Doctor: I understand there is more mixing, more embedding both ways. How much interplay is there between the two organizations in terms of staff working with staff?

Kita: One example is we’ve got a gentleman from the FT in the first year of our partnership who really helped us to create our new website, a high-performance website. [It’s a progressive web app.]That’s one good example. In total, probably, we have more than 100 people going back and forth.

Doctor: How do they go back and forth? Is it a week here and there as joint projects? Is it business, editorial?

Kita: We have a variety of formats. Let’s speak one by one. In the newsroom, we’ve got, for example, the Nikkei Asian Review, which has a couple of FT editors all the time. I mean, people rotate, but at the moment, I think we have two or three FT editors working for the Nikkei Asian Review in Tokyo. On the commercial side, sometimes it’s a shorter trip, sometimes it’s three months. In some cases it’s a year or two years that we have people from FT, we have people going from Nikkei to FT. There’s a variety of formats.

It is increasing. And the collaboration becomes more like business as usual. So when I went to New York just the other day, an FT staffer told me that his particular project is done through collaboration between Nikkei and FT. I didn’t know that. On-the-ground collaboration, on-the-ground communication, on-the-ground exchange are all getting to be more like business as usual.

Doctor: I did a keynote at the FT News Summit in New York this spring, and I was able to talk to a number of FT staffers. They are quite happy with your ownership. One of them told me he had a list of 40 companies that could have bought the FT when [former owner] Pearson was selling it. And the journalists weren’t enthusiastic about most of those names. They were unclear, when you bought it, what was going to happen. But they are very pleased by the cooperation and the openness. And you know, it’s not easy to please journalists anywhere.[/conr]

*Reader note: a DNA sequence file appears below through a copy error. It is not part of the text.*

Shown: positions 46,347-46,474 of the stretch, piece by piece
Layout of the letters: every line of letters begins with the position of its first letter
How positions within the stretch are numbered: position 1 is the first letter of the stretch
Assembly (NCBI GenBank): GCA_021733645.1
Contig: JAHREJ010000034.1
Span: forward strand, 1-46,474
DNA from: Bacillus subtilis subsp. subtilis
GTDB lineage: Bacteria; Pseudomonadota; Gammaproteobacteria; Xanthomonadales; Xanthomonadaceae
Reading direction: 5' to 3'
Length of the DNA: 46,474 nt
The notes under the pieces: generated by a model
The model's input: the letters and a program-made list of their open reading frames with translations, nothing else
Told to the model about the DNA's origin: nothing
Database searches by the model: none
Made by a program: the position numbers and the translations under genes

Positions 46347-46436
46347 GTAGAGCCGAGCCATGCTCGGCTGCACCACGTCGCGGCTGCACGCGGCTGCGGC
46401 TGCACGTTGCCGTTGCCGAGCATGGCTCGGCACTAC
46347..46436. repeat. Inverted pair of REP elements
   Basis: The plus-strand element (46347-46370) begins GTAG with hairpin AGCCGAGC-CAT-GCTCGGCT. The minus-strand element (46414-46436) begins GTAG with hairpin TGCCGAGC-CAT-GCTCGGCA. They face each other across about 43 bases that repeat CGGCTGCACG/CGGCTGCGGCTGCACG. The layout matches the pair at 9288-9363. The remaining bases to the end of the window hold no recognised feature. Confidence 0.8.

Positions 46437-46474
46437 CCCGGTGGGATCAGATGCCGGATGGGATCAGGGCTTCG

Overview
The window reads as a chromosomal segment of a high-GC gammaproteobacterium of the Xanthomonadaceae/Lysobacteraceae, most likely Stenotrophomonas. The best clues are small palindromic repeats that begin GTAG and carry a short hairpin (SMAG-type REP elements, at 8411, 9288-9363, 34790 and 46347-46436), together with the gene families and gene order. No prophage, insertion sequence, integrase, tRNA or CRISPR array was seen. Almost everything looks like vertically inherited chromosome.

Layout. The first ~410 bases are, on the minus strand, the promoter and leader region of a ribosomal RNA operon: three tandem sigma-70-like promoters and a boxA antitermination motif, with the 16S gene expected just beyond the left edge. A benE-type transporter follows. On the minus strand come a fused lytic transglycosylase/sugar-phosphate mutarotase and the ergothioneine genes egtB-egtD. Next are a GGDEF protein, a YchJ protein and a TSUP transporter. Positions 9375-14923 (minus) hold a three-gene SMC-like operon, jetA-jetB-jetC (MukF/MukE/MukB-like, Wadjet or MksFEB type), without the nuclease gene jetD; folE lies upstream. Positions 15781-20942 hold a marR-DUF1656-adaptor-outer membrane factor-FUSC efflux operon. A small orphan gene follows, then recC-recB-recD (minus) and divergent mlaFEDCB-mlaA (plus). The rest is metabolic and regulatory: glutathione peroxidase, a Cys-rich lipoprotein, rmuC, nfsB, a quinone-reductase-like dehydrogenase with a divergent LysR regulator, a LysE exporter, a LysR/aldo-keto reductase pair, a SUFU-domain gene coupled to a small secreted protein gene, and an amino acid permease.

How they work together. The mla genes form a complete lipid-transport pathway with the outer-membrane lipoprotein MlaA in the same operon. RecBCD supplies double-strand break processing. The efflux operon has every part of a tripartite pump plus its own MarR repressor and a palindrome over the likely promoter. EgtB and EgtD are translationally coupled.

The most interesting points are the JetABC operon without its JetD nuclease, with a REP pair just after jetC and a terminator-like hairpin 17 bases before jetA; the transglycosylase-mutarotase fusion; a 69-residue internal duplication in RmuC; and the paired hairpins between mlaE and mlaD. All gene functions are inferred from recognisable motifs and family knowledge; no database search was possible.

Japan and culture

Doctor: I know we only have a few minutes left. Let’s talk about culture. Many people will say Japan’s very different than U.S. — the cultural barrier, the language barrier. John Ridding told me he had a different take on that. John said that one of the funny things is that it turned out that FT and Nikkei shared a culture.

You clearly knew the value of the FT to Nikkei, the hidden value in the FT. Did you understand that cultural fit?

Kita: I started my career as a financial markets journalist, so the FT has always been in my sights. The FT’s corporate position: Without fear, without favor. That is really the same as our corporate creed. And when I became the president in 2008, I thought about globalization. And when you think about that, the FT is our most preferable partner.

It’s been quite a long time since we started really studying the FT, long before we acquired it. So when they joined Nikkei Group, I didn’t really have a sense of surprise.

Doctor: I’ve been fortunate enough to cover business change in news around the globe, and the trends are really similar all over the world, but the trajectory is very different.

And it seems, when I look at it from outside and knowing too little about the Japanese market, that the Japanese press, while it’s felt digital disruption, is more insulated from that disruption than the press in North America and Europe.